Prep: 15 minutes; Cook: 1 hour, 12 minutes. This recipe is high in sodium (due to the soy sauce and the kimchi), so if high blood pressure is a concern for you, omit the soy sauce, which will bring the sodium down about 200 milligrams.
1 1/2 pounds boneless chuck roast or beef tenderloin, cut into 1 1/2-inch chunks
2 large garlic cloves, minced (about 1 tablespoon)
1 tablespoon peeled minced fresh ginger
3/4 cup water
2 tablespoons low-sodium soy sauce
2 tablespoons sugar or mirin
2 cups chopped jarred kimchi
1 tablespoon sesame oil
1 tablespoon sesame seeds, toasted, for garnish
2 tablespoons chopped scallions for garnish
3 cups cooked rice
How to Make It
Turn the heat to high under a large skillet that can later be covered. Add the beef cubes a few at a time and brown well, adjusting the heat so the meat browns but does not burn and turning beef to brown on all sides; this will take about 10 minutes. Remove the meat to a plate when it is done, and turn the heat to low.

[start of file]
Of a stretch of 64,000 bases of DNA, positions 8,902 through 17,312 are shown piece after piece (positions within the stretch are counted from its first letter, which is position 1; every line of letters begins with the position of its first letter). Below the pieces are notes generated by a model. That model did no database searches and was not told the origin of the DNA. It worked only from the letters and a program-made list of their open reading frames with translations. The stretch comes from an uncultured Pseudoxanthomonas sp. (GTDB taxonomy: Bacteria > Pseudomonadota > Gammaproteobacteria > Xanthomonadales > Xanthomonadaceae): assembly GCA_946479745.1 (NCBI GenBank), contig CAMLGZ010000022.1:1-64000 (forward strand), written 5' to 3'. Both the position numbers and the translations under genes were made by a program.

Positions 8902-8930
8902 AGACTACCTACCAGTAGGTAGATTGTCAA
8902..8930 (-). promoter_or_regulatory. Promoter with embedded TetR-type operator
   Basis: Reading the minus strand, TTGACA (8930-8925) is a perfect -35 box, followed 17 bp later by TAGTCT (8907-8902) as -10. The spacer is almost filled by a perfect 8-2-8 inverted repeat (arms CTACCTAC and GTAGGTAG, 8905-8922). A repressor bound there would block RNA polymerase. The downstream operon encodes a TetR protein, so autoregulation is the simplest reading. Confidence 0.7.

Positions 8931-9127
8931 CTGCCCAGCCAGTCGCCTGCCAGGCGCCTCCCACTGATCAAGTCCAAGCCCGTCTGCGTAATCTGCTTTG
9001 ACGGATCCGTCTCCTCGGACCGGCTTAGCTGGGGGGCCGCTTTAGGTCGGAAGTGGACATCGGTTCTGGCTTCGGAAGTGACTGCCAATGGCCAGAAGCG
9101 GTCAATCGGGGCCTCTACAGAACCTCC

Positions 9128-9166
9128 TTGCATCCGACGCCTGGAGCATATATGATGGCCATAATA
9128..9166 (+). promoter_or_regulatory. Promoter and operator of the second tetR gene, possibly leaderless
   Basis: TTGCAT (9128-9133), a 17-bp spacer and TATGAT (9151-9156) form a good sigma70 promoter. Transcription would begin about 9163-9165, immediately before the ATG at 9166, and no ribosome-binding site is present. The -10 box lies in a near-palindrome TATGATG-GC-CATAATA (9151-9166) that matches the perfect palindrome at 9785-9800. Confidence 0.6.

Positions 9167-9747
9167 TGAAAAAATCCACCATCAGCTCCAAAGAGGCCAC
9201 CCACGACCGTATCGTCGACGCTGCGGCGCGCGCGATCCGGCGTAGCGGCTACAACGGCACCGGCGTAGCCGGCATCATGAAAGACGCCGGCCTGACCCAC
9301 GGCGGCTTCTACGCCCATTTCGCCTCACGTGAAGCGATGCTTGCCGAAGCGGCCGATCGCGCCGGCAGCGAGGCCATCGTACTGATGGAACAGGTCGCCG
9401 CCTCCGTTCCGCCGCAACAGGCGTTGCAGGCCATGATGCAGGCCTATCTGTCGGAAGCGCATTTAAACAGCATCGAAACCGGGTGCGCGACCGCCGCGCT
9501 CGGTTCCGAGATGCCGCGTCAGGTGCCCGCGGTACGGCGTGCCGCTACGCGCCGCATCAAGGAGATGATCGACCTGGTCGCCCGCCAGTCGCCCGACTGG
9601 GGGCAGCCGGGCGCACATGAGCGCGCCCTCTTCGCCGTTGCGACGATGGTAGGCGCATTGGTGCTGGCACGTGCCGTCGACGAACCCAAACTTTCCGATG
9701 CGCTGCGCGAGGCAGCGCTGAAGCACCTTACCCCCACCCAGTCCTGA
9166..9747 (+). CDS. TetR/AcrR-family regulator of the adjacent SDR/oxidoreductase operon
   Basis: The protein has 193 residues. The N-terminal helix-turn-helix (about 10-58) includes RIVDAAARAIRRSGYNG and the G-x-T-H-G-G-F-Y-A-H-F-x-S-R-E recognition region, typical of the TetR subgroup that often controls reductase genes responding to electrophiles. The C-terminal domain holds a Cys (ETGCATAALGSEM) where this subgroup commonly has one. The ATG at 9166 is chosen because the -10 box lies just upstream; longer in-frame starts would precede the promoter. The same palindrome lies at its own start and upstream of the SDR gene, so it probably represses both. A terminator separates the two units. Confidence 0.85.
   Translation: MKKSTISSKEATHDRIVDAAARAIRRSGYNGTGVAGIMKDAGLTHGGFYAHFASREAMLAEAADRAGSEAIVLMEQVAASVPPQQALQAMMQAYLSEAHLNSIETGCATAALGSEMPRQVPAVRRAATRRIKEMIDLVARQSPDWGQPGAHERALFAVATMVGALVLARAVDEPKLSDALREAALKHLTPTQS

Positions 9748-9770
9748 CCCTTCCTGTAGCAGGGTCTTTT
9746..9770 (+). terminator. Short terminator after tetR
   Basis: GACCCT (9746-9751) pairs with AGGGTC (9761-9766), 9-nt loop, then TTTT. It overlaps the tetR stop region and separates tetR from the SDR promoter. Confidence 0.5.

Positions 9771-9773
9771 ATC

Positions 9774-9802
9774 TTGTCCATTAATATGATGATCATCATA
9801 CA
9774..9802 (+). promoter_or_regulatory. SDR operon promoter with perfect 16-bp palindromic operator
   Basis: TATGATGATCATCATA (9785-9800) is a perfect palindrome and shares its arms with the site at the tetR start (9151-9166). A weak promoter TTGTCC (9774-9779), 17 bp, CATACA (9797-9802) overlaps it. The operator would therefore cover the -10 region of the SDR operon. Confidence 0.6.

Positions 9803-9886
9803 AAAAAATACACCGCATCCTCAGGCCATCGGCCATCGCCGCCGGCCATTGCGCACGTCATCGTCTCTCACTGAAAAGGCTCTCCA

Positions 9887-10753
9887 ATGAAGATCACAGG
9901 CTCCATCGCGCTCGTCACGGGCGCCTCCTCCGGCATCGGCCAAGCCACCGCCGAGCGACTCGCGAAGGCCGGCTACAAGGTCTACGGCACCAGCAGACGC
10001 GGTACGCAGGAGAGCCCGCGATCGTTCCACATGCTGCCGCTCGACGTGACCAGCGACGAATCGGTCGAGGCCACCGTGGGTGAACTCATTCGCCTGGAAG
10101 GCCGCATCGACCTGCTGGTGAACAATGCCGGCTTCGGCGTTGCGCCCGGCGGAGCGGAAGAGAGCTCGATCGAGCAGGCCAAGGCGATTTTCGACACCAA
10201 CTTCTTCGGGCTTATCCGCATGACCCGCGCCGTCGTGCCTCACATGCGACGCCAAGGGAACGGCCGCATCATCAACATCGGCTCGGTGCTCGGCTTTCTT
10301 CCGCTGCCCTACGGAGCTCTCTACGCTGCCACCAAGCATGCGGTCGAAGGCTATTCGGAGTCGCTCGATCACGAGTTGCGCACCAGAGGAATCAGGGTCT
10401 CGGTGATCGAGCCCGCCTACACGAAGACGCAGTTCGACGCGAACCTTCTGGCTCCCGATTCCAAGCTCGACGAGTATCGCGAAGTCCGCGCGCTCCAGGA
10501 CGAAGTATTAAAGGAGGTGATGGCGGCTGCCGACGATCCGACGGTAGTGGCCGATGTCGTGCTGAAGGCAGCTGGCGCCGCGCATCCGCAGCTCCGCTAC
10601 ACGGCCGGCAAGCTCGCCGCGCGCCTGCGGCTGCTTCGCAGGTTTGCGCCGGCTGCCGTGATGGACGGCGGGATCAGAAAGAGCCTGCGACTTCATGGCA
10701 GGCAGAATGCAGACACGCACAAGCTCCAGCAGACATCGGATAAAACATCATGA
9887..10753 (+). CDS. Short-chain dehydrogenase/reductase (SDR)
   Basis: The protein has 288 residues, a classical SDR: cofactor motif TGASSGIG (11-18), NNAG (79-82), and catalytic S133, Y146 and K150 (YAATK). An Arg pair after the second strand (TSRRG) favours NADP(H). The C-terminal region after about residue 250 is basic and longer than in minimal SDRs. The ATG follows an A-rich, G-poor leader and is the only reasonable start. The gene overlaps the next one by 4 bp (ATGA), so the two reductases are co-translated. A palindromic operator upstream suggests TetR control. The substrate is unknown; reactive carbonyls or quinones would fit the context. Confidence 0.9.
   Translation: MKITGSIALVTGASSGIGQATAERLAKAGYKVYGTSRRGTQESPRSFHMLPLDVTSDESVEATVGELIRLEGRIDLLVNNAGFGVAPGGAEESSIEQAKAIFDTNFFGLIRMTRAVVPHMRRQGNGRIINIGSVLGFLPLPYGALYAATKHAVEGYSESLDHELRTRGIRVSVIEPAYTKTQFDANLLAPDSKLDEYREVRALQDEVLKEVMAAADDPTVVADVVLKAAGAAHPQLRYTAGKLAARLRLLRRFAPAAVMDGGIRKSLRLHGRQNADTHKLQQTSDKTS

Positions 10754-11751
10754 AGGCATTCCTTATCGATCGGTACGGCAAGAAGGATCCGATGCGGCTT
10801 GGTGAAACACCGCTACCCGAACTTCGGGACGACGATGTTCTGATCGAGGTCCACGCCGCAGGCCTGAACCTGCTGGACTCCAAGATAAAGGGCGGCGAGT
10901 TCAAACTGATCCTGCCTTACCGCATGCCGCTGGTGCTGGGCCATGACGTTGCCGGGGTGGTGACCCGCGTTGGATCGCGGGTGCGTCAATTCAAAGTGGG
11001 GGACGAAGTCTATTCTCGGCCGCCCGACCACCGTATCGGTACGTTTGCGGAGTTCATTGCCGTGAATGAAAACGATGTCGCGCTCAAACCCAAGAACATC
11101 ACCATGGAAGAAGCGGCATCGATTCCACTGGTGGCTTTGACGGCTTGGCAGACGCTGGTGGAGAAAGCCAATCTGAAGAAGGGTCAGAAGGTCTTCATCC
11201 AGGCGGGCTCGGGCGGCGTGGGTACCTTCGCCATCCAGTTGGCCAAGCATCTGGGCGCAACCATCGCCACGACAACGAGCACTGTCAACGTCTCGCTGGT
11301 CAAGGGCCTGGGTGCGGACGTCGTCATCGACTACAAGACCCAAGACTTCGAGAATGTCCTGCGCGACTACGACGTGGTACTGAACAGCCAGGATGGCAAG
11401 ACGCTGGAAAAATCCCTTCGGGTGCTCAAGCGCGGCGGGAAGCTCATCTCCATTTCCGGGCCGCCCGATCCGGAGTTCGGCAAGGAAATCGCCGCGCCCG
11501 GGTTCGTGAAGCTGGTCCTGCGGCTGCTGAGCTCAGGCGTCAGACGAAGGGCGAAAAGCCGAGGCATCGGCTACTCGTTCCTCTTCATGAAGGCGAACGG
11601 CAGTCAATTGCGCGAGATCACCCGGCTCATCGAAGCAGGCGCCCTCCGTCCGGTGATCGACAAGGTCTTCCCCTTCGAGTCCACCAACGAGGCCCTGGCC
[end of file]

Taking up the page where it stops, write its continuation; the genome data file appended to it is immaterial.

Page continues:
Add garlic and ginger to the pan and cook, stirring occasionally, until the garlic colors, about 2 minutes. Add the water, then the soy sauce and either sugar or mirin. Add the meat and bring to a boil; cover, reduce heat, and simmer.
Adjust the heat so the mixture simmers steadily but not violently and cook, stirring occasionally, until the meat is tender, 50 minutes, depending on the cut you used (tenderloin cooks much faster than chuck). Add the kimchi, and cook 10 minutes or until heated through. (You can prepare the dish several hours in advance up to this point. Cover and set aside until you're ready to eat, then reheat; or cover and refrigerate overnight before reheating.)
Uncover, then taste and adjust seasoning. Stir in sesame oil, sprinkle with sesame seeds and scallions, and serve immediately over cooked rice.
We were a little disappointed in this given the tasty ingredients, the labor involved, and the delicious aroma wafting from the pan. I think the kimchi is key - I was in a hurry and grabbed the only kind available at my local market, which did not turn out to be very good. If I try this again I'll definitely seek out a better one - I think fresh would be better than jarred.